Though not yet found in NJ, keep tar spot to your radar when scouting corn.
Tar spot is a fungal disease of corn that causes small, raised, black spots to appear on both the upper and lower leaf surfaces (Photos 1 & 2). With severe disease, spots may also be observed on corn husks and leaf sheaths. The spots are the fruiting structures of the causal fungus, Phyllachora maydis. In addition to the spots, lesions can develop which appear as tan to brown with dark borders surrounding each spot. Late in the season, tar spots may appear similar to rust. A simple test is to try scraping the spot off with a fingernail; tar spots cannot be scraped off.
Tar spot was first observed in the United States in 2015 when it was found in northern Indiana and Illinois. Since then, tar spot has also been found in Iowa, Michigan, Minnesota, Missouri, Ohio, Pennsylvania, Wisconsin, Florida, and southwestern Ontario, Canada. Annual incidence of tar spot is documented in maps created by the Corn ipmPIPE (Photo 3).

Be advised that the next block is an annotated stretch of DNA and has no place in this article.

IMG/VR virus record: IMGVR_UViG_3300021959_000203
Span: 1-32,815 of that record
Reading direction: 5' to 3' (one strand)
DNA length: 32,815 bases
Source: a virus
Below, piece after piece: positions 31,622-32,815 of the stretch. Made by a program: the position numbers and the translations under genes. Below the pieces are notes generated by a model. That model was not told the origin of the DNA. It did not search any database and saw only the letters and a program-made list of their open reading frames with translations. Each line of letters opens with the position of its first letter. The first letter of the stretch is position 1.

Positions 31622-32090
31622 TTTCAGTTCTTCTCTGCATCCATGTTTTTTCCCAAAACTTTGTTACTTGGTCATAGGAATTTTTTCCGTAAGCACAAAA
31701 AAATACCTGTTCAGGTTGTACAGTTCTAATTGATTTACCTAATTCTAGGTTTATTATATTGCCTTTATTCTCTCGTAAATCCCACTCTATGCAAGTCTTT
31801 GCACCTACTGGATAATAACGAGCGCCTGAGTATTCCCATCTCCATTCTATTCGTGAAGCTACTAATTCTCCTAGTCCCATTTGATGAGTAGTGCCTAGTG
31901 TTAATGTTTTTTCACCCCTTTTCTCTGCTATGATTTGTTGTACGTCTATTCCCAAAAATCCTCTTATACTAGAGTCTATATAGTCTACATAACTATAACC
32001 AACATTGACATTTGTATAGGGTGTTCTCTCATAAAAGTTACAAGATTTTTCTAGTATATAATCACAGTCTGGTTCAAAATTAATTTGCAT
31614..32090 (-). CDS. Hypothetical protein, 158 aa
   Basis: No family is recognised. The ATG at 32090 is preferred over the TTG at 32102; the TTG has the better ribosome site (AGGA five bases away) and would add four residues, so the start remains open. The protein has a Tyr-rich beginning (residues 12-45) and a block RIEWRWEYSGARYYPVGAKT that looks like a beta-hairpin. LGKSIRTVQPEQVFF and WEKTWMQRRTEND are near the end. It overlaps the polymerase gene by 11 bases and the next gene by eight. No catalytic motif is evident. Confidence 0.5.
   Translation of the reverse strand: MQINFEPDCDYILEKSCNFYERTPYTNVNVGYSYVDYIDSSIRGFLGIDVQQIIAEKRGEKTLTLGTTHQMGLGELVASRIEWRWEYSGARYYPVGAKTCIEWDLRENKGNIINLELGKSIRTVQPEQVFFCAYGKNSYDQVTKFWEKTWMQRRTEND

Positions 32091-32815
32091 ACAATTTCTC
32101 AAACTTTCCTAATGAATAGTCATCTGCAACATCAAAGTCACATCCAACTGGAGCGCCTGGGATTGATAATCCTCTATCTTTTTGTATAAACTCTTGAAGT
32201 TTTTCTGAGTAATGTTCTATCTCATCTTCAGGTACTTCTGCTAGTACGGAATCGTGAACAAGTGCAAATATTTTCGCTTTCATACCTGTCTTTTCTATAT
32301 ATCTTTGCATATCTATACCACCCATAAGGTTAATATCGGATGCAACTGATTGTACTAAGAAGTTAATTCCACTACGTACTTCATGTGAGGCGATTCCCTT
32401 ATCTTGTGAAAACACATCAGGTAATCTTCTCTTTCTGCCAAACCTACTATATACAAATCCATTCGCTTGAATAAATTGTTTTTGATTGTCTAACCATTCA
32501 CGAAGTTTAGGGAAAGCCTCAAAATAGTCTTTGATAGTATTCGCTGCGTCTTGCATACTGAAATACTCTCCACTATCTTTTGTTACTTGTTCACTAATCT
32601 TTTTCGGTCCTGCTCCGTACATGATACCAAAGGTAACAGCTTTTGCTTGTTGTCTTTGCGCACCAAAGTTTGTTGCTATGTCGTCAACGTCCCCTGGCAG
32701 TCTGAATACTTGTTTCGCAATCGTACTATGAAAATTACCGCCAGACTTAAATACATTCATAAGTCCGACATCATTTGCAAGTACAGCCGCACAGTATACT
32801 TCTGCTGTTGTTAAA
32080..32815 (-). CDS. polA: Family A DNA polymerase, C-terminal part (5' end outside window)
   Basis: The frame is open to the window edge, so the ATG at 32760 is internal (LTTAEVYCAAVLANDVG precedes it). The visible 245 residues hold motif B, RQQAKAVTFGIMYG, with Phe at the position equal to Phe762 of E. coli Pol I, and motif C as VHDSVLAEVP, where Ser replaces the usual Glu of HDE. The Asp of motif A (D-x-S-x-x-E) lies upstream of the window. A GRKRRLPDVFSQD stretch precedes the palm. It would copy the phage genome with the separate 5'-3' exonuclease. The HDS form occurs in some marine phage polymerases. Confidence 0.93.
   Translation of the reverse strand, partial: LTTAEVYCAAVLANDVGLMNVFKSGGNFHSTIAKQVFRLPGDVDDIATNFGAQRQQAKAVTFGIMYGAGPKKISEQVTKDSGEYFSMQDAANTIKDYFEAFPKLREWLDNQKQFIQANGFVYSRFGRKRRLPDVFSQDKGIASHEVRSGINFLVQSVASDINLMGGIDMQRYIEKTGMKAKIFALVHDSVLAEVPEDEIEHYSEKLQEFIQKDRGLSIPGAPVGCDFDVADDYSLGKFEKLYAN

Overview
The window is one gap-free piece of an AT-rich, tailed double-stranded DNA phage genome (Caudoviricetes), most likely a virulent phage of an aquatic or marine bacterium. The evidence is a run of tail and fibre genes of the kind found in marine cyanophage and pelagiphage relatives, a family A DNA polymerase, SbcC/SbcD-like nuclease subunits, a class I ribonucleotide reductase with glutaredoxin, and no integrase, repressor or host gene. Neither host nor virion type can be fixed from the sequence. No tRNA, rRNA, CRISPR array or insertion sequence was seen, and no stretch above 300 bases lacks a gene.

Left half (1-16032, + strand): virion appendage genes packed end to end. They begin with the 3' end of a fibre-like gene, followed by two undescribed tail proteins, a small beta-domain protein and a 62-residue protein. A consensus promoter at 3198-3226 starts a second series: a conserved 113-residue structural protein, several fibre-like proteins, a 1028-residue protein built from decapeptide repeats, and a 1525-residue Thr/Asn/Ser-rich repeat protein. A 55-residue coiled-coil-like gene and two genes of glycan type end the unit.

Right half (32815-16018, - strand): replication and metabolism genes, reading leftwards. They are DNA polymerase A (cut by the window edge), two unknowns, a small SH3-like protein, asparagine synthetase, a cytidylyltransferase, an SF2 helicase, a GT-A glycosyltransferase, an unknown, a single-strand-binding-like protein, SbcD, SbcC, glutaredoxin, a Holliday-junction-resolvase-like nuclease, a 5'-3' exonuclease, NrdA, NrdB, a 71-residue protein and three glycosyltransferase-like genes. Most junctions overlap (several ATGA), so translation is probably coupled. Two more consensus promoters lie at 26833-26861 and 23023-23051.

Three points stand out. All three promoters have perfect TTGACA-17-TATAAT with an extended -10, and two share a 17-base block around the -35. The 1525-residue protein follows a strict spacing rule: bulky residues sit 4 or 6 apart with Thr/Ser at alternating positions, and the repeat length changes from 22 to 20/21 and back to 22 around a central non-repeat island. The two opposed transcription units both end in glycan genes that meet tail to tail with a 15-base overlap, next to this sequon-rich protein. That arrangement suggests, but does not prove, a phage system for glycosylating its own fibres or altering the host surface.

Tar spot is a disease of concern in corn because severe disease can reduce grain yields by 20-60 bushels an acre. As with many fungal diseases, disease risk increases under high humidity and other conditions that prolong leaf wetness. Little is known about fungicide efficacy on tar spot, but we do know tar spot can overwinter on infested corn residue. Corn growers are encouraged to implement best management practices like crop rotation and residue management while also avoiding susceptible hybrids. More information on tar spot can be found in this resource from the Crop Protection Network: “CPN-2012 Corn Disease Management: Tar Spot”.
For information on current projects addressing management of tar spot, check out these two recent publications in Morning Ag Clips:
- [Article] PSU plant pathologists head investigation into tar spot disease in Pa. (10/5/21)
- [Article] Tackling “tar spot” threat to U.S. corn (10/26/21)
Tar spot was confirmed in the nearby Pennsylvania counties of Lancaster, York, Cumberland, Lebanon, and Dauphin in 2021. Although tar spot has not been identified in New Jersey, it is important to be on the lookout for symptoms when you are scouting. If you suspect tar spot on your corn, please don’t hesitate to reach out to us at (609)265-5050 or by email at firstname.lastname@example.org or email@example.com.